The Great Gatsby: Moral Corruption
Society tends to have a myriad of unspoken problems that plague its entirety as a whole. With numerous underlying issues that slowly fester from the center of the core to the outside, society constantly attempts to suppress and ignore the genuine problem. One of the ever present obstacles that seemingly will go unattended to is moral decay. Though many people may recognize the issue at hand, it’s become a pattern to let it be as it is, as opposed to fixing it from within. Throughout the novel, The Great Gatsby, F. Scott Fitzgerald depicts the decaying of social and moral values through his use of symbolism and characterization.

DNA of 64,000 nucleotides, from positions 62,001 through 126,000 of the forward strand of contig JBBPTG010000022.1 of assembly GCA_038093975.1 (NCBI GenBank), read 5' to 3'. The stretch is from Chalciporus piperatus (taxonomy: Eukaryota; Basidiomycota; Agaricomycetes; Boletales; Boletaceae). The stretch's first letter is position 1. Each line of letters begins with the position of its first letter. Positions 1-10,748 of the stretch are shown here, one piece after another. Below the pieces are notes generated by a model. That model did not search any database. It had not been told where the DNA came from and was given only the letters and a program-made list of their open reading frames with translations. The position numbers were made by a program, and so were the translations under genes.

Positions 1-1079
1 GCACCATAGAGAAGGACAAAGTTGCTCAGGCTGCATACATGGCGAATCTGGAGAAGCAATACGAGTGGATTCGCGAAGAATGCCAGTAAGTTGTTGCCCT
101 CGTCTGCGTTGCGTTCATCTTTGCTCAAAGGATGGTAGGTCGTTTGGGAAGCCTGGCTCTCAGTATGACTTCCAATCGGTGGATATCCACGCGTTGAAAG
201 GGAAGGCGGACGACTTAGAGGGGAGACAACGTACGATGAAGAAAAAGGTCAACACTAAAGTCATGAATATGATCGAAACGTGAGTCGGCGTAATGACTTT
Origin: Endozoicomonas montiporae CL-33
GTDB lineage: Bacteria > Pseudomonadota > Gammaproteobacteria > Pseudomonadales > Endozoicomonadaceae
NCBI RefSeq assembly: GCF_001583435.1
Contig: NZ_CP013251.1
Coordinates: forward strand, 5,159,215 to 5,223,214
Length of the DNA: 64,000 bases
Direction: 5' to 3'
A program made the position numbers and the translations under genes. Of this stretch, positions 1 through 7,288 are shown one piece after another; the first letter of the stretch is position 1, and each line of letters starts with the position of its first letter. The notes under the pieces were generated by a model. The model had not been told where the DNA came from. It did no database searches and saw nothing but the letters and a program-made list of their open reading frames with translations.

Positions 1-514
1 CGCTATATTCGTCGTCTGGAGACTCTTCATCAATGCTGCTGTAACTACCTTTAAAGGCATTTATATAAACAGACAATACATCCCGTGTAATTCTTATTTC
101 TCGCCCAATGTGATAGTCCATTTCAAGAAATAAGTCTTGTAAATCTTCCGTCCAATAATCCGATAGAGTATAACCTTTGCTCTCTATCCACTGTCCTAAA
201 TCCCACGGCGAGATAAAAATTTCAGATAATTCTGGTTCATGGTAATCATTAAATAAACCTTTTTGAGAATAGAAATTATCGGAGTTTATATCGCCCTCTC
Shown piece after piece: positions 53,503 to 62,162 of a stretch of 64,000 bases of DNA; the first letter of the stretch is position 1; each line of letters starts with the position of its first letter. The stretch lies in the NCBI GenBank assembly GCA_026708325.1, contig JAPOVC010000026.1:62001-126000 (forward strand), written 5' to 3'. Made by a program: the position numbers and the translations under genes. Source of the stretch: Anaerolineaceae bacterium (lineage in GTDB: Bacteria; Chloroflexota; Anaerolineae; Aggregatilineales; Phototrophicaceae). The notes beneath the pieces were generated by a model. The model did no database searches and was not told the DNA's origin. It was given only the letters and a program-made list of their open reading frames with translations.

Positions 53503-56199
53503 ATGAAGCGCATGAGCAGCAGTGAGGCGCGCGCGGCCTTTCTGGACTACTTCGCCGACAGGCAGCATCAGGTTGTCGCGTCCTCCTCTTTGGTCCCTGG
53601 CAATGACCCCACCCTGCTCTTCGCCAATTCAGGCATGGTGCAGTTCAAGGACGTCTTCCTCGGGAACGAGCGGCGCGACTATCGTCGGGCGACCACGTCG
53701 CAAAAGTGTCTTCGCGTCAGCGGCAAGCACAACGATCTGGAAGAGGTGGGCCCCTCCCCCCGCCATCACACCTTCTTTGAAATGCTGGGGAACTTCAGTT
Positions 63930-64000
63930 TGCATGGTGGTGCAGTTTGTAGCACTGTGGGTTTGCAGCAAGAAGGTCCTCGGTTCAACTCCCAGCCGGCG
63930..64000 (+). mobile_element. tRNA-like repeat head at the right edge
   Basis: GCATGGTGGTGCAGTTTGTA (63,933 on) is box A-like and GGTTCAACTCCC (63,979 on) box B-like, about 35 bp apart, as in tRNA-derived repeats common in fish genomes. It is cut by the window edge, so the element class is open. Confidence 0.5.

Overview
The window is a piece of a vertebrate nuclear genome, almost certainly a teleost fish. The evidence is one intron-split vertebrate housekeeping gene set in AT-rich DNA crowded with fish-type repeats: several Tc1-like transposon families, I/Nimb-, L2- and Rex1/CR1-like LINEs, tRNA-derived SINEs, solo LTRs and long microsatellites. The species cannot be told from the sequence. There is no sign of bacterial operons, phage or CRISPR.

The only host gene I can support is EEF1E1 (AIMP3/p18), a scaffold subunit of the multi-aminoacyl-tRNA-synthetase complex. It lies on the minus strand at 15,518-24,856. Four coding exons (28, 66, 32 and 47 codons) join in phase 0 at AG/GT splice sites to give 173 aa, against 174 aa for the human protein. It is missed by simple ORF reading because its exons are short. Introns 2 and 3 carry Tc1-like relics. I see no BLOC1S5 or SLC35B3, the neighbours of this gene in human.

During the totality of novel, symbolism is used as a vehicle of depravity. Fitzgerald illustrates the decaying ethics and morals upheld by those of the era with a wide variety of unexpected figures. In Chapter 2, Fitzgerald brings Nick and Tom to New York so that Nick can meet Tom’s “girl”. While in New York the three go to Tom’s apartment he’s bought specifically for his affair. “At 158th Street the cab stopped at one slice in a long white cake of apartment houses” (Fitzgerald, 32). The use of the word ‘cake’ places a different emphasis on the apartment and makes the reader analyze it in the form of food. Generally, because a cake has an attractive appearance from the outside with the frosting and decorations, the inside of it is completely different. The apartment building in New York holds up to that symbolism of the literal cake in the sense that from the outside it has a white color, which means morally unblemished, though on inside, it’s overly furnished “so that to move about was to stumble continually…”(Fitzgerald, 33). It becomes apparent with the apartment that everything is for appearance and it all has become a façade. During Chapter 3, the many people at Gatsby’s party all symbolize the decaying social values that are attempted to be sustained in the summer of 1922. With all of the...
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